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4 Different Types of Headache and What They Actually Mean

Known in the medical world as cephalalgia, a headache is “the symptom of pain anywhere in the region of the head or neck,” according to Wikipedia’s definition.

One thing you should take note of, however, is that there are different types of headaches and determining which one you’re having is key to experiencing relief – or it may even serve as a clue towards pinpointing a more serious concern.

On a blog post by HealthyPage, we learn and understand more about 4 different types of headaches namely the “Thunderclap,” the head injury, the first thing in the morning, and the sudden headache.

1. The “Thunderclap”

Photo credit: Pixabay
Photo credit: Pixabay

According to the blog, “thunderclap” headaches are quick but severe. This may be the most common headache type but in some instances, this may indicate a serious underlying concern such as bleeding around the brain.

2. The Head Injury

Of course, you will feel terrible pain if you experience a head injury. Besides, the head is one of the most sensitive parts of our body. Depending on the impact of the injury, it is best to consult with a physician to ensure you receive proper treatment. HealthyPage adds “Left untreated, concussions can cause long-term damage to your physical and mental health.”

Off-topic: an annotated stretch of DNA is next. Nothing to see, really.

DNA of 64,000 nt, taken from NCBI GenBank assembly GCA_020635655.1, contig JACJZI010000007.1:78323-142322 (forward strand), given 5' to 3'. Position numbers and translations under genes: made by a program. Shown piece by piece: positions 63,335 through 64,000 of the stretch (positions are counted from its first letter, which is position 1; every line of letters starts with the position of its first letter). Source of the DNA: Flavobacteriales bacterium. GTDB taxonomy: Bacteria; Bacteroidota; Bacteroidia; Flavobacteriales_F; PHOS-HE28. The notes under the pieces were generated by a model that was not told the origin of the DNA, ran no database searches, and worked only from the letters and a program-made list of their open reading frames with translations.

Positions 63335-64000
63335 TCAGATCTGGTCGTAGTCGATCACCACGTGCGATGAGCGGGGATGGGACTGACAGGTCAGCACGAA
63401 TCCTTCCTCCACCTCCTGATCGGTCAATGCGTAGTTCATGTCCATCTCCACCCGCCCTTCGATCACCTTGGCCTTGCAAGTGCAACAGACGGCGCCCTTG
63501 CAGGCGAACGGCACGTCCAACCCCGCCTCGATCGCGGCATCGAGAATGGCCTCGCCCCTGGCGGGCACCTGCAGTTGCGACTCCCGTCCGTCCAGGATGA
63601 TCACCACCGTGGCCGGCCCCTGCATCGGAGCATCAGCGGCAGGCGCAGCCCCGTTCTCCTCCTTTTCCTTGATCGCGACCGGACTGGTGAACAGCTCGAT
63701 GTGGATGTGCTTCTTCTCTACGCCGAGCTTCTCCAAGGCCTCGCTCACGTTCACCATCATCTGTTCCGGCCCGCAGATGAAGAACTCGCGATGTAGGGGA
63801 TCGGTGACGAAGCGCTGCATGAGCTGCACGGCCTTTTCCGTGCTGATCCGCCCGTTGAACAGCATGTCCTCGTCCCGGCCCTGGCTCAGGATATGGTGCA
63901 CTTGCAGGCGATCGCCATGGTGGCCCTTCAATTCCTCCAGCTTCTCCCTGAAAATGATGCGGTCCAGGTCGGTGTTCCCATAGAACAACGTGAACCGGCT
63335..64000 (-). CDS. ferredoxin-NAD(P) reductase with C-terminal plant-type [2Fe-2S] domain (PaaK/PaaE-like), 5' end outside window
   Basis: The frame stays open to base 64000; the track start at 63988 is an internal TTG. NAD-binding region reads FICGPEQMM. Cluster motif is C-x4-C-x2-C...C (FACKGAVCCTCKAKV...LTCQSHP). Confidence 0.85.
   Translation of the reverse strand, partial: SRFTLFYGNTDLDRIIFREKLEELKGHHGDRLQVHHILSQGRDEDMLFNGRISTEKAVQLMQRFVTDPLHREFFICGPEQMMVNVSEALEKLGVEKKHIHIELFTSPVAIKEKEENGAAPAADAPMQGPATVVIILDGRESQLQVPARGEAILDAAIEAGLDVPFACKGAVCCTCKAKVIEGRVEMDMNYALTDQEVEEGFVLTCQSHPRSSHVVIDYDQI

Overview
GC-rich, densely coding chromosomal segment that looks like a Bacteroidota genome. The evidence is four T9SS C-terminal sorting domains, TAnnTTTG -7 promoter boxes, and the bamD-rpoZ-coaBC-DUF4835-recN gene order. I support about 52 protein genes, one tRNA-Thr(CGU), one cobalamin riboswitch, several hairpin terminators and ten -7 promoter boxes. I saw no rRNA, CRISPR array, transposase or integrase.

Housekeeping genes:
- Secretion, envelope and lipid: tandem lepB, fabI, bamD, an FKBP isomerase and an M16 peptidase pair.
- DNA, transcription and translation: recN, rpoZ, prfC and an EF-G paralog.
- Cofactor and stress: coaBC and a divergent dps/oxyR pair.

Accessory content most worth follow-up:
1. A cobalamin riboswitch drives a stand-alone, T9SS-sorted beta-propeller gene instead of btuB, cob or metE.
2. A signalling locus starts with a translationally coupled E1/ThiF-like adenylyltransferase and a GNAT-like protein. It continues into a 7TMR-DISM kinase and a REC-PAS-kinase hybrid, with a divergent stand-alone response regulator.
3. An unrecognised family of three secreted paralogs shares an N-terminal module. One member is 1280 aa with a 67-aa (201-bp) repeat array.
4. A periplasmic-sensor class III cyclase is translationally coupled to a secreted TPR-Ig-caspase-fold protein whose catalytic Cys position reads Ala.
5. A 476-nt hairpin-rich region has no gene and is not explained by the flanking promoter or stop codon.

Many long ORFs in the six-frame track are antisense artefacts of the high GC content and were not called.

3. The First Thing In The Morning

This is not a common headache type since, most of the time, we feel invigorated upon waking up – unless, of course, you did not get ample rest. In case you’re feeling a massive headache after 7 to 9 hours of sleep, this may be a sign of a “more serious condition.”

4. Sudden Headaches

This is similar to the “thunderclap” but the main difference here is that you will usually “feel weak in the face, legs, or arms.” HealthyPage explains “If you find yourself feeling numb on one-half of your body in addition to these other symptoms, it could be the first stage of a heart attack.”

Checking with a doctor is often a good idea not only to know which medicine will be best for you but to determine whether your headache needs further treatment.

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